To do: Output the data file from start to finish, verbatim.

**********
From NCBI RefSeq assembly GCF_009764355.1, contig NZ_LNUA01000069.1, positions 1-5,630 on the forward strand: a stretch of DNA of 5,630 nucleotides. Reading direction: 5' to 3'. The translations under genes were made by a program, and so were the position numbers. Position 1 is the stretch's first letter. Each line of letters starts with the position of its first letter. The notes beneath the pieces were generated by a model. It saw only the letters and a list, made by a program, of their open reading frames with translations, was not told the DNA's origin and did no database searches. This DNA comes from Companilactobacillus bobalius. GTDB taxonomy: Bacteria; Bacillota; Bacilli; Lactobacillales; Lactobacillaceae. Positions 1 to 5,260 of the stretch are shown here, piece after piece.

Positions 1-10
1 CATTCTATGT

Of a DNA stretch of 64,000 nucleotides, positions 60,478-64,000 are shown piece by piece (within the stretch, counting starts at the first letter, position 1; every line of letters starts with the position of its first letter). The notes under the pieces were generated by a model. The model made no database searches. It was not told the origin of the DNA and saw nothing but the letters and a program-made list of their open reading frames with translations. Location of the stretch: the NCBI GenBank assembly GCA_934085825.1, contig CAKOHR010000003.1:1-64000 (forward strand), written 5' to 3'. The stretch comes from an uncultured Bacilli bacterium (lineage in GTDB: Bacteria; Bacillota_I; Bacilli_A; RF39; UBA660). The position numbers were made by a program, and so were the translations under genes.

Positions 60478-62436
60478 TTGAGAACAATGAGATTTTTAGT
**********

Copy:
From NCBI RefSeq assembly GCF_009764355.1, contig NZ_LNUA01000069.1, positions 1-5,630 on the forward strand: a stretch of DNA of 5,630 nucleotides. Reading direction: 5' to 3'. The translations under genes were made by a program, and so were the position numbers. Position 1 is the stretch's first letter. Each line of letters starts with the position of its first letter. The notes beneath the pieces were generated by a model. It saw only the letters and a list, made by a program, of their open reading frames with translations, was not told the DNA's origin and did no database searches. This DNA comes from Companilactobacillus bobalius. GTDB taxonomy: Bacteria; Bacillota; Bacilli; Lactobacillales; Lactobacillaceae. Positions 1 to 5,260 of the stretch are shown here, piece after piece.

Positions 1-10
1 CATTCTATGT

Of a DNA stretch of 64,000 nucleotides, positions 60,478-64,000 are shown piece by piece (within the stretch, counting starts at the first letter, position 1; every line of letters starts with the position of its first letter). The notes under the pieces were generated by a model. The model made no database searches. It was not told the origin of the DNA and saw nothing but the letters and a program-made list of their open reading frames with translations. Location of the stretch: the NCBI GenBank assembly GCA_934085825.1, contig CAKOHR010000003.1:1-64000 (forward strand), written 5' to 3'. The stretch comes from an uncultured Bacilli bacterium (lineage in GTDB: Bacteria; Bacillota_I; Bacilli_A; RF39; UBA660). The position numbers were made by a program, and so were the translations under genes.

Positions 60478-62436
60478 TTGAGAACAATGAGATTTTTAGT